Government Shutdown: How Will This Affect Our Families?


Republican and Democrats better stop arguing and fighting and start working together and compromising. If not, our nation may be forced into government shutdown mode. Neither side wants that to happen, but if they can’t agree and get the budget stalemate resolved, federal officials will be left with no choice but to employ a shutdown of many government offices and agencies. Many citizens are left wondering how this will effect them and their families?  What will happen?
The phrase “government shutdown,” does come off pretty drastic. But it’s been done before and we survived. The last time this occurred was back in 1995 and the government is apparently prepared to deal with it if it happens. The White House Office of Management and Budget stated that, “Since the 1980s, all agencies have had to maintain a plan in case of a government shutdown, and agencies are prepared for any contingency as a matter of course.” Just a day in the life of being a cog in the political machine.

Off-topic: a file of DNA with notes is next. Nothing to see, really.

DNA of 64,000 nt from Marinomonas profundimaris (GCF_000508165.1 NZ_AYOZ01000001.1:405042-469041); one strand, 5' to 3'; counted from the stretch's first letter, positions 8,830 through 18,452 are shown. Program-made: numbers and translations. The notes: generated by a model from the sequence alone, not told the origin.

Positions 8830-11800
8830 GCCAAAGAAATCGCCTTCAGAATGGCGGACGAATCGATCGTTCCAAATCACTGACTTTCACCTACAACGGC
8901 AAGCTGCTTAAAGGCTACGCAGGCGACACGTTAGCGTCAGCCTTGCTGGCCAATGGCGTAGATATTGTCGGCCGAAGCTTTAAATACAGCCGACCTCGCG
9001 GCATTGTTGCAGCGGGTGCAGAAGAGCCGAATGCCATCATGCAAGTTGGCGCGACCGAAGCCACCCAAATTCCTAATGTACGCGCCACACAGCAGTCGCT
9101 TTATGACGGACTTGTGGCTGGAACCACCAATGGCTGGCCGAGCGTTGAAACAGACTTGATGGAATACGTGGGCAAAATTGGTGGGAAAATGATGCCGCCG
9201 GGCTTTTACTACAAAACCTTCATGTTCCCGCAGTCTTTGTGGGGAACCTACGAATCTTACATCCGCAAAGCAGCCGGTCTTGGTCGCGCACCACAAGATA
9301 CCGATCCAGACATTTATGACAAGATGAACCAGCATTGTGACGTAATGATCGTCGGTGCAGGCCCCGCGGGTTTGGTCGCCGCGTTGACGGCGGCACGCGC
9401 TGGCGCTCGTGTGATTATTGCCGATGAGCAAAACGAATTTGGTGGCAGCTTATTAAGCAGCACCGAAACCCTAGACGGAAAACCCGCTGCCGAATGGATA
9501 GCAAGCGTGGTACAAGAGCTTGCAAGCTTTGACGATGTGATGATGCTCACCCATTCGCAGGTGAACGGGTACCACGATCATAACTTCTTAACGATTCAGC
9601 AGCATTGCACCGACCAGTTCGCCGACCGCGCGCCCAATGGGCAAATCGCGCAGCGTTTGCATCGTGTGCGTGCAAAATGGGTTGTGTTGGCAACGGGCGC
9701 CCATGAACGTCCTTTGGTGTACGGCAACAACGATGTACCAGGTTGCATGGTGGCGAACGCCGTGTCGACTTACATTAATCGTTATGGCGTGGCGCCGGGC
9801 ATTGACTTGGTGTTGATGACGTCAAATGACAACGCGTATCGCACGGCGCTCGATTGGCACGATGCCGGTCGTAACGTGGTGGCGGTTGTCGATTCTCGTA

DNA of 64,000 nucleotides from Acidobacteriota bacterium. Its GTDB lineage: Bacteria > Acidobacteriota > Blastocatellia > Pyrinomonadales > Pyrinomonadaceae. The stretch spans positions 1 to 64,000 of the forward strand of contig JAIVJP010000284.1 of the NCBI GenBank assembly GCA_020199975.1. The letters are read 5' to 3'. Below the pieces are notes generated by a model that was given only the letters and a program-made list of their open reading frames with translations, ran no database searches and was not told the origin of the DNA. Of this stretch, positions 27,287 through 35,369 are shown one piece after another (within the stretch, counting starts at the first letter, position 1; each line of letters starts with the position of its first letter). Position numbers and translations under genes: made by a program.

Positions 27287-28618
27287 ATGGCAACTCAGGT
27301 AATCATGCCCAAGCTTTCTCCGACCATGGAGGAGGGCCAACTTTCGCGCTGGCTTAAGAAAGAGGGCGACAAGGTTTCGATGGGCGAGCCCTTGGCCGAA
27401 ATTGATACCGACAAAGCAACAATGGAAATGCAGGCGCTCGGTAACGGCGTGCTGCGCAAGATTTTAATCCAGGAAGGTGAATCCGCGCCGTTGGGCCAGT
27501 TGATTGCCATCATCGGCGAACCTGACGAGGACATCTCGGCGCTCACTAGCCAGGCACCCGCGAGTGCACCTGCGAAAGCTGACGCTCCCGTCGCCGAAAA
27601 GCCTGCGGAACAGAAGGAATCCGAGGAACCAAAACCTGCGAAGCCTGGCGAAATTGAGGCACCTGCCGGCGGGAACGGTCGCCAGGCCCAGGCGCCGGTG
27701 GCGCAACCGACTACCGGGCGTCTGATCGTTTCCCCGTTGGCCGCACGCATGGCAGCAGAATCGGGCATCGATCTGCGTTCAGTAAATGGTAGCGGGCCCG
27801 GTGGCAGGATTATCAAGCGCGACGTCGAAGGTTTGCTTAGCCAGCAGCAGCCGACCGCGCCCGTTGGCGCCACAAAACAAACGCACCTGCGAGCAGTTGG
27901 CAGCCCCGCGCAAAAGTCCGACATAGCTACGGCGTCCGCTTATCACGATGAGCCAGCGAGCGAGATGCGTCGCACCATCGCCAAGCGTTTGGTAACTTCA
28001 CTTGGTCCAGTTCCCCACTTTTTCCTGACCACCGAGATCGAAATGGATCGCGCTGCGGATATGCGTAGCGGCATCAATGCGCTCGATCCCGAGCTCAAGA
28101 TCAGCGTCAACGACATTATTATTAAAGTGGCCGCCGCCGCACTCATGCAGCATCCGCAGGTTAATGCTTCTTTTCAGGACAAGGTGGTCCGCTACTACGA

The departments that will be stopped depend on if they are considered “essential” and if they are self funded. For example, your parents or grandparents will still be getting their Social Security checks mailed out, but if they want to call the office with a question? Those lines will probably be down. The post office and passport offices are self-funded, so they will continue to run uninterrupted. The military, air traffic control, law-enforcement agencies and health-care workers are all considered essential and will continue. The National Park Service will probably be greatly affected. The rangers will be sent home, but that will result in a financial lose of camping fees being collected. The National Park Service also includes national museums and monuments so many a children’s field trips will no doubt be cancelled. As for our public libraries, they will probably stay open, but the presidential libraries and the Library of Congress will likely close during the shutdown.

How long will the shutdown last? There have been nine shutdowns since 1977 and 1995, the longest was seventeen days, but most were about three days.  Hopefully it will be a short lives shut down and our families will weather the government shutdown unscathed. But on the bright side, those government workers who are being sent home will get some extra family time!

Image: Flickr user Sabrinak